What Factors Are Linked to Prolonged Opioid Use after Knee Arthroscopy?

Researchers review a large database to identify trends
Information from a paper presented at the AAOS 2018 Annual Meeting may help identify patients who would benefit from multimodal pain management strategies to minimize opioid use.

“What are the risk factors for prolonged postoperative opioid use after knee arthroscopy?” asked Samuel R.H. Steiner, MD, who presented Paper 673, “Risk Factors for Prolonged Narcotic Use Following Knee Arthroscopy.”

“We reviewed database information on a large group of patients for trends in preoperative and prolonged postoperative opioid use in patients who undergo a knee ‘scope,’” he continued. “We also investigated opioid use as a risk factor for complications following knee arthroscopy. Knee arthroscopy is one of the most common procedures performed in orthopaedic surgery, and it’s one of the less invasive procedures. Most patients should be off any sort of pain medication within a relatively short period of time after surgery, so it’s a good candidate for understanding factors linked to continued opioid use.”


Samuel R.H. Steiner, MD

Large database study
Dr. Steiner and his colleagues queried a national database for patients who underwent simple arthroscopic knee procedures from 2007 through 2015.

They found 75,372 patients who met inclusion criteria, of which 18,020 (23.9 percent) were prescribed opioids preoperatively between four months and one month prior to surgery, and of which 17,038 (22.6 percent) demonstrated prolonged postoperative opioid use, defined as a new prescription between three and six months following surgery.

The researchers utilized linear regression analysis to evaluate trends in prescribing patterns. Through logistic regression analysis, they examined patient-related risk factors for prolonged postoperative opioid use and evaluated associations between opioid use and complications.

The researchers noted several independent risk factors for prolonged opioid use postoperatively, the most significant of which was preoperative opioid prescriptions, with an odds ratio (OR) of 5.33. They found that increasing numbers of preoperative opioid prescriptions were associated with increased likelihood of prolonged postoperative opioid use. Other risk factors for prolonged opioid use included age younger than 50 years (OR 1.6), preoperative knee osteoarthritis (OR 1.49), morbid obesity (OR 1.24), depression (OR 1.44), and back pain (OR 1.6).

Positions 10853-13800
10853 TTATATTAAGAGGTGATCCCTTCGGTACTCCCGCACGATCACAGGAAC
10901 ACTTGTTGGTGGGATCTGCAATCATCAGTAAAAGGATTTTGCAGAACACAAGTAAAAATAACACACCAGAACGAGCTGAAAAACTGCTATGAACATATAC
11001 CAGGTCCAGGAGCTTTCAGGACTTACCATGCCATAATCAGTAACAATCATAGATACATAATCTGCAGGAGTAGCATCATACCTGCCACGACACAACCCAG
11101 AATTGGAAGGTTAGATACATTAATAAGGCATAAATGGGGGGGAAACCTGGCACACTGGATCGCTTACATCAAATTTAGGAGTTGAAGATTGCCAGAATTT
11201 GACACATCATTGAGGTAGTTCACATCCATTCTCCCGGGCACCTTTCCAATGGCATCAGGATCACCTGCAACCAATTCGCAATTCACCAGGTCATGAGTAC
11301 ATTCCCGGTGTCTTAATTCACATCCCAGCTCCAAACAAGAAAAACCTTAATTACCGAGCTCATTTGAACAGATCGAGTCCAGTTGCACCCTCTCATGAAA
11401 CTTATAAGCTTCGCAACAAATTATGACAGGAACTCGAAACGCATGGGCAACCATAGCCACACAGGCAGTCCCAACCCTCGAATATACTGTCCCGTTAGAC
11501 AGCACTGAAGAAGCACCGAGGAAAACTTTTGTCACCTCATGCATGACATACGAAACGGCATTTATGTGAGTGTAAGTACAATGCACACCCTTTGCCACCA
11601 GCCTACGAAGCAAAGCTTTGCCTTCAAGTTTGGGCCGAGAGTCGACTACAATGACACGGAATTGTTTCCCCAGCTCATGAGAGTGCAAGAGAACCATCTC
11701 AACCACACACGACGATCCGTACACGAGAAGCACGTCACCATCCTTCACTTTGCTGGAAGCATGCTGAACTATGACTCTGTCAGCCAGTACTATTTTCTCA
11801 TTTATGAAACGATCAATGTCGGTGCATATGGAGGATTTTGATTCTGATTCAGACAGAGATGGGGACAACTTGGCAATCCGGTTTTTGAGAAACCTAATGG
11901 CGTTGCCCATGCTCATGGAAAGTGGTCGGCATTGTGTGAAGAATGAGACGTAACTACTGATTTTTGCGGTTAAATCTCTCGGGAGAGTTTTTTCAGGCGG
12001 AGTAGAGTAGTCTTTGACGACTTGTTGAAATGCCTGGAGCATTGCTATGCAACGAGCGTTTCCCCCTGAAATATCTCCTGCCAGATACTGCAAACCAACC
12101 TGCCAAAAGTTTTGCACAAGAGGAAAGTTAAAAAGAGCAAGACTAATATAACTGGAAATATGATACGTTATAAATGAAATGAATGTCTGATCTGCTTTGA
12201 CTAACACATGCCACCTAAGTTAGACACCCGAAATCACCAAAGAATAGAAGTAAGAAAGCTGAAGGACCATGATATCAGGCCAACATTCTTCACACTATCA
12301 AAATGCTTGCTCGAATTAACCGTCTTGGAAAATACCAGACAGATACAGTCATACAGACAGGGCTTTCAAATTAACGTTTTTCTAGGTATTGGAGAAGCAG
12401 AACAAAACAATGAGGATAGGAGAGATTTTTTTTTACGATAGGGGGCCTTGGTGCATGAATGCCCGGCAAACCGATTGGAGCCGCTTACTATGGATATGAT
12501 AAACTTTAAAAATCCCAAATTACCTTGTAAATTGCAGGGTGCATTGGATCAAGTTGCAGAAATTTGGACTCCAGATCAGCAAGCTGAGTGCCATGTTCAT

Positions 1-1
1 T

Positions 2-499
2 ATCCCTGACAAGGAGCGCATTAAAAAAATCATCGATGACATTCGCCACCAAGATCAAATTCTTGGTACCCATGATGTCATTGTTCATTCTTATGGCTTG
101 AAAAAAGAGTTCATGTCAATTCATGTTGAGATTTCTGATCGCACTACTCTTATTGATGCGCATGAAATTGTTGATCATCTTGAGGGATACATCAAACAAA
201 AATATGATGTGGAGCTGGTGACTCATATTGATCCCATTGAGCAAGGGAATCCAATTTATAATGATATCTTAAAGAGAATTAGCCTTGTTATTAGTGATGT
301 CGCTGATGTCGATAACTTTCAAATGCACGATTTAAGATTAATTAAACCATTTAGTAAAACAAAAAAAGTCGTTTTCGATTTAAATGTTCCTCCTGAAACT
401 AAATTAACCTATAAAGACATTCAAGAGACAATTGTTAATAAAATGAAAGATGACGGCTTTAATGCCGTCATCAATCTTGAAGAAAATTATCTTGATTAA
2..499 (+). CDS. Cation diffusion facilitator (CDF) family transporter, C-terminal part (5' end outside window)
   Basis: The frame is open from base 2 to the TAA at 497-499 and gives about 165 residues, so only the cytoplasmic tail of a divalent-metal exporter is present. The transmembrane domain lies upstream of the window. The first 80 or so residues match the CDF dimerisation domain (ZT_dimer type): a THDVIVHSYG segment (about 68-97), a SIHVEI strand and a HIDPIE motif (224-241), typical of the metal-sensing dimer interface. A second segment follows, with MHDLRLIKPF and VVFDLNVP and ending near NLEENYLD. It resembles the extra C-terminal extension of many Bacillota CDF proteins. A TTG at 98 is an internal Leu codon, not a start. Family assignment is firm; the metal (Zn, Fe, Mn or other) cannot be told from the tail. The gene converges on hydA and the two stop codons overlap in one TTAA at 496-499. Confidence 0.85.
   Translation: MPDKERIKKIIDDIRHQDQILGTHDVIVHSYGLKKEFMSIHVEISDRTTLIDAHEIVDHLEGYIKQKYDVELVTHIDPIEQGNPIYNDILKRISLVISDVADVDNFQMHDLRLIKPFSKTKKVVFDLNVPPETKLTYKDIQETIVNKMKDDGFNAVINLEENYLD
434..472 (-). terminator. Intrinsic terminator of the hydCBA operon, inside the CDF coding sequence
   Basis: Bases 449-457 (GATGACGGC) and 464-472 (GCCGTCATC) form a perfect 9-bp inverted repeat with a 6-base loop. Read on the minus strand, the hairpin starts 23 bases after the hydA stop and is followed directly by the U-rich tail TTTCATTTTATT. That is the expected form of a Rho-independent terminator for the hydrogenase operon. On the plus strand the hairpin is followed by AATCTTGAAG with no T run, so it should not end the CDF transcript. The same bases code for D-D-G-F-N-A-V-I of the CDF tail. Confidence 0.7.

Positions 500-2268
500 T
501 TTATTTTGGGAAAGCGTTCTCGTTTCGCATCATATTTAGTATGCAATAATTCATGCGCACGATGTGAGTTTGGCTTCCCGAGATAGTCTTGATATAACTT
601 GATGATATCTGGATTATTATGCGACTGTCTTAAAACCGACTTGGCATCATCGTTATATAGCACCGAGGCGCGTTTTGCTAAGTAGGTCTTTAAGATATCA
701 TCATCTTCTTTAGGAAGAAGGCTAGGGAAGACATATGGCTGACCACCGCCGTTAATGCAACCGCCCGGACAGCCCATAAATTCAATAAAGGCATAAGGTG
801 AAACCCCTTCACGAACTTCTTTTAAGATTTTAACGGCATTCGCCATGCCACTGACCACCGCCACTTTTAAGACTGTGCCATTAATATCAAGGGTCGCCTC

In addition, they found that preoperative opioid use was independently associated with an increased risk of emergency department (ED) visits within 30 days (OR 1.25), hospital admission (OR 1.5), and infection (OR 1.31), while prolonged postoperative opioid use was associated with significantly increased rates of subsequent ipsilateral knee arthroscopy (OR 1.64) and subsequent ipsilateral total knee arthroplasty (OR 1.98).

At-risk patients
The researchers anticipated and verified that the more prescriptions people were on prior to surgery, the greater the risk that they would remain on opioids for a prolonged period postoperatively.

They also found that patients taking other medications, such as analgesics and muscle relaxants, are also at increased risk. Finally, they noted that patients who were on opioids preoperatively or prolonged postoperatively were at an increased risk for ED visits and infection after surgery.

“What we’ve tried to do is help identify ahead of time patients who may be at increased risk,” Dr. Steiner continued. “It’s impractical to have an in-depth discussion with every surgical patient regarding opioids, associated risks, and how we prefer to wean them off such drugs within a relatively short time after surgery.

“Early identification of at-risk patients can help clinicians focus their efforts where they’ll do the most good. I try to tell my patients, ‘You should be off opioids at this point in time, and here’s what we’re going to do to help you transition, these are the medications you’ll be prescribed.’ When you inform patients ahead of time, they tend to be more responsive than if they simply call you four weeks after surgery to request more hydrocodone,” he added.

With more than 75,000 patients, the study was well-powered, but Dr. Steiner identified several limitations due to the use of retrospective, database information.

“We were limited by certain factors,” he said. “We could count the number of prescriptions, but not their size, so four 20-pill prescriptions look like a higher count than one 80-pill prescription. We were also reliant on what factors individual providers chose to document, such as tobacco use, back pain, and depression, or the presence, type, and severity of any arthritis. We’re limited by the codes that are in the medical records. Still, it’s a good study, and we answered the questions we set out to answer.”

Dr. Steiner’s coauthors are Jourdan M. Cancienne, MD; and Brian C. Werner, MD. Peter Pollack is the senior staff writer for AAOS Now. He can be reached at ppollack@aaos.org.

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